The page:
It all started with a shoot on a remote, small Atlantic island exactly 50 years ago: My pictures ended up in all the travel brochures, Fuerteventura became a vacation destination – and by “jumping over the dunes” I was a car photographer.
My first professional car shoot came about by happy accident when I was 21.
At that time, I had already completed my training as a photographer and was working in a photo studio in Stuttgart, Foto Krauss, where I mainly took passport photos and sold rolls of film.
Then one day a customer came into the store – it was 1972, exactly fifty years ago – and asked for the most expensive camera we carried. “The best you have in stock – and all the accessories.”
Of course, that gave me a tidy commission, so I packed him the most expensive thing we had there. A camera that was basically way too professional and way too expensive for this business.
Foto Krauss was a good photo store, but actually for good amateurs – not for professionals. And there we had a professional camera that had become a slow seller.
No wonder: it cost 25,000 marks.
A Porsche cost 24,800 marks back then – just for comparison, what a bullet of a camera it was.
The customer asked that I bring the camera and accessories to his company at 2 pm. So at two o’clock I stood in his secretary’s office, which was as busy as in a movie – and waited. And waited. And waited.
“The best you have in stock – and all the accessories.”
My boss had been annoyed anyway that the customer hadn’t paid for the camera right away and taken it with him, and that I should bring it to him. And as I sat there in the secretary’s office and the minutes ticked by, I was starting to sweat.
I imagined that everyone would already be waiting for me at the photo store, and the check wasn’t there, and maybe they would think I had stormed off with the check….
Anyway, after an hour, the man came out of his board office and just said in passing, “Oh, you’re still sitting there. I don’t have time now… come down to the car with me quickly.”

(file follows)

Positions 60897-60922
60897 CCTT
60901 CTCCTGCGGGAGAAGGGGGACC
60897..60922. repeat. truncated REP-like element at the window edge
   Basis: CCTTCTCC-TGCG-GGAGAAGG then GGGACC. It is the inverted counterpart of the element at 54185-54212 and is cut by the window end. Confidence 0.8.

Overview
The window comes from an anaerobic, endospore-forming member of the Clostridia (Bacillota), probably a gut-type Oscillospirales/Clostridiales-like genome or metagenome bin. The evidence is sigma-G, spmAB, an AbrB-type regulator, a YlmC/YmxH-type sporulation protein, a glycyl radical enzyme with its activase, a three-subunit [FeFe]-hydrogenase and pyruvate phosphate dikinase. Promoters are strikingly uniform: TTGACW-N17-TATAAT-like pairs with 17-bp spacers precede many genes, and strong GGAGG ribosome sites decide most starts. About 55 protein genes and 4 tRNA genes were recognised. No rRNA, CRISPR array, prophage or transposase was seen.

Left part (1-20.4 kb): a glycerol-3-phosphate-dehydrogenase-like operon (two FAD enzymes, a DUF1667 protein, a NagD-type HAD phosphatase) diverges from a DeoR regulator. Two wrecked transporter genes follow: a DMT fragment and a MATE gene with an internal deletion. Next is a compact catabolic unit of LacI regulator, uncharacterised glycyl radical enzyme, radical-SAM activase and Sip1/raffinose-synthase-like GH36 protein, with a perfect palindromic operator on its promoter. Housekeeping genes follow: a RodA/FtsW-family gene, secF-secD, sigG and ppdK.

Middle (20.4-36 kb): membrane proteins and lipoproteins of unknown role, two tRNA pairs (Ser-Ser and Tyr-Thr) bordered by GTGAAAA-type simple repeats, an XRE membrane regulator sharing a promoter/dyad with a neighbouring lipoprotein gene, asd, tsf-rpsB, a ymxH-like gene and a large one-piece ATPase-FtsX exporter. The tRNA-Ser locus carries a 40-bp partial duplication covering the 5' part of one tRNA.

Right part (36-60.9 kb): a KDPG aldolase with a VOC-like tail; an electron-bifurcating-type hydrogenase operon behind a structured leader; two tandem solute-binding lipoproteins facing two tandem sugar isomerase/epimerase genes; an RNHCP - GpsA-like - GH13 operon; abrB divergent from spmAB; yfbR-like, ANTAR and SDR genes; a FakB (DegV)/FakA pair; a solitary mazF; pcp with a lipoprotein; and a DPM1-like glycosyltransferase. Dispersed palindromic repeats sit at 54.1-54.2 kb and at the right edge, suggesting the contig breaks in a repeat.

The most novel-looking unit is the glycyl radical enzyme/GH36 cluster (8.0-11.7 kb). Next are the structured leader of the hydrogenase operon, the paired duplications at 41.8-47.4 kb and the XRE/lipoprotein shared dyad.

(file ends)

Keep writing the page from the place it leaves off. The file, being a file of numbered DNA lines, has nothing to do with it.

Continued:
And I ran down beside him into the garage and was suddenly sitting in his Opel V8 Diplomat with all the cardboard crap on my lap, and he said, “Please don’t try to explain the camera to me now, I still have calls to make.”
(He already had a car phone at that time, I still have the number in my head – 58243. At that time you had to call the telecommunications office, “Hello, telecommunications office, please make me a line to Sowieso”).
Twenty minutes later we were standing at the airport, a barrier went up in front of us, and there I am looking up at this giant plane, his private jet, and asking him: Where should I put the camera now?
“Don’t babble on, bring up the camera,” he said, and I don’t know how it happened, anyway, at some point the doors are closed, the engines start, the plane takes off, and four hours later we land somewhere in the Atlantic on an island that nobody in Germany knew about.
On the way, of course, I had had time to set everything up nicely, load film and so on, and after two hours the customer came to me and said, “You know what, you can operate this much better, why don’t you take the photos?”
Because this customer was a visionary – like Elon Musk today.
This man had set out to develop a small, unknown island in the Atlantic Ocean, just off the coast of Africa, for tourism.
We are expanding the airport, we are building hotels, we are developing that. That was his plan.
And so, in 1972, this man brought the first people to vacation in Fuerteventura.
“Don’t babble, bring up the camera.”
I didn’t even try it. I never went back to the photo store. Instead, I made a roundabout effort to get to the owner of the chain store. Dr. Krauss, I announced, I am coming to confession.
I got an appointment right away. And there I sat, with my sunburned skin peeling off everywhere – because of course I hadn’t brought any sunscreen with me to Fuerteventura when I had flown off so spontaneously with the developer.